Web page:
Yuval Dagan, Yuval Filmus, Ariel Gabizon and Shay Moran

Combinatorica

A *dyadic* distribution is one in which all probabilities are negative powers of 2. If $\mu$ is a dyadic distribution on a finite domain, then Huffman’s algorithm produces a code whose average codeword length is $H(\mu)$. We can interpret this code as a decision tree.

A dyadic distribution can have many different optimal decision trees. We are interested in the following question: given $n$, what is the smallest list of queries that suffices to implement optimal decision trees for *all* dyadic distributions on $n$ elements?

We show that $1.25^{n+o(1)}$ queries suffice, and moreover, $1.25^{n-o(1)}$ queries are necessary for infinitely many $n$.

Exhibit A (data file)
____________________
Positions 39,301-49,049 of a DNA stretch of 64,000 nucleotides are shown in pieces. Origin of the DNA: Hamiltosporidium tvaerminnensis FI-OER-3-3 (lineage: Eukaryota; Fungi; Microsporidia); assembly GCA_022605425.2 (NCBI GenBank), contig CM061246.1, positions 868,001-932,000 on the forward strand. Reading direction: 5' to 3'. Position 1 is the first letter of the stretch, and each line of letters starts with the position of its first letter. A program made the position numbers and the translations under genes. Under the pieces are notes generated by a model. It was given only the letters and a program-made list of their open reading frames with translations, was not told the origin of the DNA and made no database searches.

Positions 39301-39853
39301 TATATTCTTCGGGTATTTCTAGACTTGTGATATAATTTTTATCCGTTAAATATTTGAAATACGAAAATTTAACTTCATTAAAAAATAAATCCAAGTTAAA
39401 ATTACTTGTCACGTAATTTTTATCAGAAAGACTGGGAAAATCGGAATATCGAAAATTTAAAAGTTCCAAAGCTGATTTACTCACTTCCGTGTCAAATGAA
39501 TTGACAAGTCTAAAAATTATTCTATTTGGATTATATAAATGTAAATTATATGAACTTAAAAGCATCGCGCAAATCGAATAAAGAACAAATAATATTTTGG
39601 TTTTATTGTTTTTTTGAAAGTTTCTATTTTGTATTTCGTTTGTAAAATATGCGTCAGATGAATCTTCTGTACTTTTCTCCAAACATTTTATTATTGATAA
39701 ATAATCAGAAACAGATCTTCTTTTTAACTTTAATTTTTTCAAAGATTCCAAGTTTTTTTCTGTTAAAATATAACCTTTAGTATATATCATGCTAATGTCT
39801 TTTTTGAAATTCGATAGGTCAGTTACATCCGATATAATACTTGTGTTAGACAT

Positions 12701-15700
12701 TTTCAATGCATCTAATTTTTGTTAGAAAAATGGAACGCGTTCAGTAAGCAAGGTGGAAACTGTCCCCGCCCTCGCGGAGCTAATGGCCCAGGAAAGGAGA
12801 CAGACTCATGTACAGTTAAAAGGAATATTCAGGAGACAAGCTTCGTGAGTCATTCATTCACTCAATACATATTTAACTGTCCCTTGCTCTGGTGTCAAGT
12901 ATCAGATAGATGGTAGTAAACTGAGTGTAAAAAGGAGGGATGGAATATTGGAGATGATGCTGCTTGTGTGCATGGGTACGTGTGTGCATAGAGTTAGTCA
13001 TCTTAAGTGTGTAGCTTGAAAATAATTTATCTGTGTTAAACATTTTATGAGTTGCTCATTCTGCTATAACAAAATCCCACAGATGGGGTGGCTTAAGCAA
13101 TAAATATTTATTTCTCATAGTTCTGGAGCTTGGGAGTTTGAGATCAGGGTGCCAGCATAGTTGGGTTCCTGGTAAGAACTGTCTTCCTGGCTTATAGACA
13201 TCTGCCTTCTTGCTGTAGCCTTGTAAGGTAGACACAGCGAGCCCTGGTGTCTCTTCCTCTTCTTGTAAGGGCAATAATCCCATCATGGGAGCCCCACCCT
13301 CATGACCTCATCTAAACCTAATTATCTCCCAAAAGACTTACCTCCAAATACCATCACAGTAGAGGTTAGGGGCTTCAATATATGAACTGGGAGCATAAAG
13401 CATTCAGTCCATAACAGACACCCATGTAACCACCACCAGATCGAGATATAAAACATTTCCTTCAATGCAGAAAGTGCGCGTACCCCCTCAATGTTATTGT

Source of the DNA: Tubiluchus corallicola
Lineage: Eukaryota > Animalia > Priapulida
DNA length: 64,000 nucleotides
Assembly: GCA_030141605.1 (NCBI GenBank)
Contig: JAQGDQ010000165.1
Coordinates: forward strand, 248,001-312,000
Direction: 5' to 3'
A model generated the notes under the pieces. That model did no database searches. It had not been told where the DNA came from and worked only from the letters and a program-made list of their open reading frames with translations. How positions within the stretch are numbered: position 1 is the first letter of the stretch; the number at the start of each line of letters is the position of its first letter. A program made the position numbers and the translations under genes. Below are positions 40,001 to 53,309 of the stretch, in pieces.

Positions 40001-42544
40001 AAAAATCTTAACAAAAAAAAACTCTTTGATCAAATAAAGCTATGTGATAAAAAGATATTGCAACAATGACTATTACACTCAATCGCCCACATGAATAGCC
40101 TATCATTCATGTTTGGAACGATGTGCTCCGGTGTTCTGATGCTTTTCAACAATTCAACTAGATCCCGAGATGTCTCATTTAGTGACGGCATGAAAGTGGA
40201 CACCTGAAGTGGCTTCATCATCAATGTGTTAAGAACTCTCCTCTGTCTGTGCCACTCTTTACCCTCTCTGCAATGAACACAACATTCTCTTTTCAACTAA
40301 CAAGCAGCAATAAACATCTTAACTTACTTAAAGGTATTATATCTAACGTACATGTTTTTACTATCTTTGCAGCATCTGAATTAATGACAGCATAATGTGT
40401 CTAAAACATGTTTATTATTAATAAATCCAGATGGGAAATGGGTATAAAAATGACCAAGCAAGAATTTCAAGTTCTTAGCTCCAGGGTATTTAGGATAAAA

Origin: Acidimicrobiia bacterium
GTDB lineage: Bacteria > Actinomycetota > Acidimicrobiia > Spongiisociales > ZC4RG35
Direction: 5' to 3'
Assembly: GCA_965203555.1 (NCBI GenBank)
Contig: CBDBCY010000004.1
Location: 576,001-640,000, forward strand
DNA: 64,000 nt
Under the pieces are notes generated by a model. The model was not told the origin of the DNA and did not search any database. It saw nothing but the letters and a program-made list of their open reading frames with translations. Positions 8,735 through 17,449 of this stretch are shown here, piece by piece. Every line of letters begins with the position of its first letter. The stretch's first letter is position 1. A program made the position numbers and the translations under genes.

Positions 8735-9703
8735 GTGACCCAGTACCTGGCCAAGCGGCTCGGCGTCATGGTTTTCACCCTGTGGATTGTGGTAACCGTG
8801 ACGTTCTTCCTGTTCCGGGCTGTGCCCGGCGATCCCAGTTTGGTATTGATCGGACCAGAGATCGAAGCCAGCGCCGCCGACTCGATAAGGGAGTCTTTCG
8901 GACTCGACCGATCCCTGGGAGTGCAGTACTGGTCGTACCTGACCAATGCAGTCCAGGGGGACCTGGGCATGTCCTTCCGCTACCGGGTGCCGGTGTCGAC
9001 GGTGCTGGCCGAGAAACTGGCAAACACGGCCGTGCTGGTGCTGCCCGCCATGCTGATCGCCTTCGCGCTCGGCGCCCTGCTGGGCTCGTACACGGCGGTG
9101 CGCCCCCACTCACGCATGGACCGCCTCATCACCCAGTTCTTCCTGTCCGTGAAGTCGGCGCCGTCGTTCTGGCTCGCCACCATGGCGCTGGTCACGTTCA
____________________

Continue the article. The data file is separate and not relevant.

We also discuss how the number of queries scales as we allow slight deviations from optimality.

This paper is extracted from a longer STOC paper.

@article{DFGM2019,

author = {Yuval Dagan and Yuval Filmus and Ariel Gabizon and Shay Moran},

title = {Twenty (short) questions},

journal = {Combinatorica},

volume = {39},

number = {3},

pages = {597--626},

year = {2019}

}

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author = {Yuval Dagan and Yuval Filmus and Ariel Gabizon and Shay Moran},

title = {Twenty (short) questions},

journal = {Combinatorica},

volume = {39},

number = {3},

pages = {597--626},

year = {2019}

}